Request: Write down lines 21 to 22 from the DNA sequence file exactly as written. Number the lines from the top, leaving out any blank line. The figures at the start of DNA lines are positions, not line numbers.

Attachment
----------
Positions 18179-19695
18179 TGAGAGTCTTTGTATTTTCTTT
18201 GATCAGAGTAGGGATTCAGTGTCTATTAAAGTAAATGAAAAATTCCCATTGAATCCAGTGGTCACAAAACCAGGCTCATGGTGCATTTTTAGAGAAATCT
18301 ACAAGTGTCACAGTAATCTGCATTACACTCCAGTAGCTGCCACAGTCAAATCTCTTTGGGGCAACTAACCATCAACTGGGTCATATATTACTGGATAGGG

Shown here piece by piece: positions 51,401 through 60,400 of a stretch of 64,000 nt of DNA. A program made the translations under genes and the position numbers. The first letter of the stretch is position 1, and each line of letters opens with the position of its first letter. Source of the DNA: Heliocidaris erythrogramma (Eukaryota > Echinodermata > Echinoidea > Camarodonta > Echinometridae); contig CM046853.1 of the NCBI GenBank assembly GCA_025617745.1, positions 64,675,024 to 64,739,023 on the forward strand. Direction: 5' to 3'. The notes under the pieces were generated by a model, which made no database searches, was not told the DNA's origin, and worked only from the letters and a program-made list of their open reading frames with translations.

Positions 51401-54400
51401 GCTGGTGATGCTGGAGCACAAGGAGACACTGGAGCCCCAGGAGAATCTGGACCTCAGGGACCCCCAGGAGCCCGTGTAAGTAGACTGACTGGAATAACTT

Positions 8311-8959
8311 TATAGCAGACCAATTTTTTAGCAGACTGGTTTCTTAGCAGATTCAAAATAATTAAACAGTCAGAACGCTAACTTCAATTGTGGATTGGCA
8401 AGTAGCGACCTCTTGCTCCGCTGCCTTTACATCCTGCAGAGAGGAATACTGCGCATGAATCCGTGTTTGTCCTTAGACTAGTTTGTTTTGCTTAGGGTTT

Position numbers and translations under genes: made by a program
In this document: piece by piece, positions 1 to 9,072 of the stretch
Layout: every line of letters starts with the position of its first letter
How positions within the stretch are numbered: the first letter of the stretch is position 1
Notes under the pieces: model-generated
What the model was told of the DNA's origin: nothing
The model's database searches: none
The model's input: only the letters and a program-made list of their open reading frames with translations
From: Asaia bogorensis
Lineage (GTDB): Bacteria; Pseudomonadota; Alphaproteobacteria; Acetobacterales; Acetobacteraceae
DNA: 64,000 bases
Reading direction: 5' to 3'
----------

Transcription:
DNA: 64,000 bases
Reading direction: 5' to 3'